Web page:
Canadian Underwriter

When more Isn’t merrier

September 27, 2019   by Adam Malik, Managing Editor

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It was all fun and games at the Raptors’ victory parade until people got hurt — and worse.

A planned two-and-a-half-hour parade route in June was supposed to take the Toronto Raptors, Canada’s celebrity 2019 National Basketball Association champions, to Toronto City Hall for a victory celebration. Unfortunately the plan went awry, turning into a six-hour adventure when massive crowds jammed the parade route through the downtown streets of Toronto.
As the parade bogged down in a sea of people, a nightmare scenario played out: emergency calls were placed for a baby in medical distress. The baby died two days later.

Crowd risk
Did overcrowding on city streets play a factor in the baby’s death?

Yes, the leader of the Toronto Police Association told CBC News. Responders “were frustrated” by the crowds in their attempt to reach the child. It is estimated that more than 2 million people packed downtown Toronto to attend the celebration.

A statement from the City of Toronto, Raptors owner Maple Leaf Sports and Entertainment and police said the baby was rushed to hospital within six minutes of responders arriving, contradicting reports that claimed neither medics nor police could reach the child.
Could the city, police or MLSE be at risk of exposures because of the incident? Certainly, says Tyson Peel, Toronto-based national property and casualty director at Burns & Wilcox Canada.

“The city could be named in a suit just due to the fact that the emergency support team wasn’t able to get to the baby quickly enough, or get that baby quickly enough to the hospital, in order to help save them at the end of the day,” Peel says. “If time was a factor and the baby needed emergency services, and it took 45 minutes when it normally takes three, there’s definitely an issue there.”

The same questions could be raised regarding any other type of medical emergency that happened at the parade, says Weston Pollard, lawyer and partner at Edwards Pollard in Oakville, Ont. Pollard focuses on personal injury law and insurance defence.

If someone had a heart attack or fainted from dehydration and emergency responders couldn’t get there fast enough, there is significant exposure, Pollard says. “What if the injuries are so much more significant because [paramedics] couldn’t get in to deal with them in a routine fashion? I think then you can look to the organizers for that, because I think there should have been more personnel and there should have been better crowd control. Those two things were within the control of the city organizers. If there is a case like that, I do see some exposure.”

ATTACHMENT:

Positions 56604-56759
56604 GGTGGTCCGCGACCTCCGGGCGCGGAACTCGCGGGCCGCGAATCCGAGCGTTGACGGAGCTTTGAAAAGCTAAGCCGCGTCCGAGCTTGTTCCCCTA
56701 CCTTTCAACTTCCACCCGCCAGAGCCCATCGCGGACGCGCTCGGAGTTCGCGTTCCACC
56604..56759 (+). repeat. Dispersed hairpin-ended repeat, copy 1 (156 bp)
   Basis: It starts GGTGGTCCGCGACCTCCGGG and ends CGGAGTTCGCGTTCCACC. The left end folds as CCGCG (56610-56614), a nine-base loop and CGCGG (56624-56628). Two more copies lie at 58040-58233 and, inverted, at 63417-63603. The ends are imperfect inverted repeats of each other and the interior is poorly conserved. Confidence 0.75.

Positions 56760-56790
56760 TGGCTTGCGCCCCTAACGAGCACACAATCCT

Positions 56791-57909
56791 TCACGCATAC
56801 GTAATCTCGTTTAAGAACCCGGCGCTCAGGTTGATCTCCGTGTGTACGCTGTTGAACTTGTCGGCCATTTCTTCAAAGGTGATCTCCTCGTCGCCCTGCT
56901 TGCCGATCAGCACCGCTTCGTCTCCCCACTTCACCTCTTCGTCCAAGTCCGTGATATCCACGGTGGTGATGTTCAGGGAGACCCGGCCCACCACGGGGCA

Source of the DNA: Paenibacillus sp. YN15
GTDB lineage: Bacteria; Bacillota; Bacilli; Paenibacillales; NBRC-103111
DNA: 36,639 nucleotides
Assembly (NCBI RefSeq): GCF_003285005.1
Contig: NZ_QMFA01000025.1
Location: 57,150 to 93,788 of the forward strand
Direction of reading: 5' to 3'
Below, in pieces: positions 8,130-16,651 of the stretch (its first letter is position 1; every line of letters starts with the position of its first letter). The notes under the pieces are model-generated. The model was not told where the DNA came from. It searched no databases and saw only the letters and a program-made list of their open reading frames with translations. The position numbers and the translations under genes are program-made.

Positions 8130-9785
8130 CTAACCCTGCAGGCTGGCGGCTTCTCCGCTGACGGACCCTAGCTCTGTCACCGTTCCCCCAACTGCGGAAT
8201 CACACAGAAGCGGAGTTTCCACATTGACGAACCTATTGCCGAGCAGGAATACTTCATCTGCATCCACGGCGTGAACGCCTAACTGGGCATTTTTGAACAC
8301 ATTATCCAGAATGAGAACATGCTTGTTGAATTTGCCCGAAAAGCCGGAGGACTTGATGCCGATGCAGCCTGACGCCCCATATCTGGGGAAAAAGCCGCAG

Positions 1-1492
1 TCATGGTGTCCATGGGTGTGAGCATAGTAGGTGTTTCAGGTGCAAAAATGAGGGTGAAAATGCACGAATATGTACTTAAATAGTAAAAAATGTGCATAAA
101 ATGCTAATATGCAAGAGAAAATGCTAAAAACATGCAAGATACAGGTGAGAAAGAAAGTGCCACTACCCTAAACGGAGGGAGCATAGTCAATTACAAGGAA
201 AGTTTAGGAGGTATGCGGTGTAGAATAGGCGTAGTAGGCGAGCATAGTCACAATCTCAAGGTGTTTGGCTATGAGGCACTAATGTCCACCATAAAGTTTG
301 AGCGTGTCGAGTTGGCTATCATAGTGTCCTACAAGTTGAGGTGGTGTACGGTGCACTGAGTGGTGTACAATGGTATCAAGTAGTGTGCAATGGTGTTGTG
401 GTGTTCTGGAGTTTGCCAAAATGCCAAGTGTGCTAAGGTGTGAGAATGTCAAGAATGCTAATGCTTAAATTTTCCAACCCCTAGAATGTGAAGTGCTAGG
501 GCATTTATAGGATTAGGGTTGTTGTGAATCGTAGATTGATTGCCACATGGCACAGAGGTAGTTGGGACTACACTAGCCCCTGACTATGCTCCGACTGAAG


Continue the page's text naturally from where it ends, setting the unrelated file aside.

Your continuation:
Gary Hirst, president and CEO at CHES Special Risk in Toronto, agrees. “The largest risk is liability and responsibility,” he says. “The police are there as guardians of the public, but I don’t think they’re to be blamed at all. It’s just the overall planning of the event could manifest itself in some sort of liability claim.”

The bigger the crowd, the higher the odds of something going wrong, Peel says. That makes the ability to communicate critical. During the Raptors parade, cellular service was not always available because systems were overwhelmed by the number of people downtown. Organizers of any event need to ensure there’s always a fallback communication method in case the mobile network fails, Peel says. They need to “make sure they can protect everybody and get whoever they need to their right place if there’s an emergency that happens.”

Pollard and Peel believe much of the chaos at the Raptors’ parade came down to poor planning. It could be argued, for example, that:

• there weren’t enough barricades along the route

• not enough police were managing the crowds

• no one was ensuring that the parade moved along in a timely fashion.

“Have they planned for the worst?” was an important question on Peel’s mind. If there was a bomb threat and people needed to be evacuated, did the organizers know how to do so effectively? Were enough staff members available to handle such a procedure?

“In an emergency situation, that’s when you’re going to have a lot more injuries,” Peel says. “In a crowd, people start to panic and you get the pressure of everyone building up trying to run away. A lot of the injuries relate to that sort of scenario.”

A shooting at the parade reportedly led to a mad scramble a few blocks away from where players, city and team officials were giving an outdoor presentation. Whether anyone was injured in the race to flee the shooting area is unknown.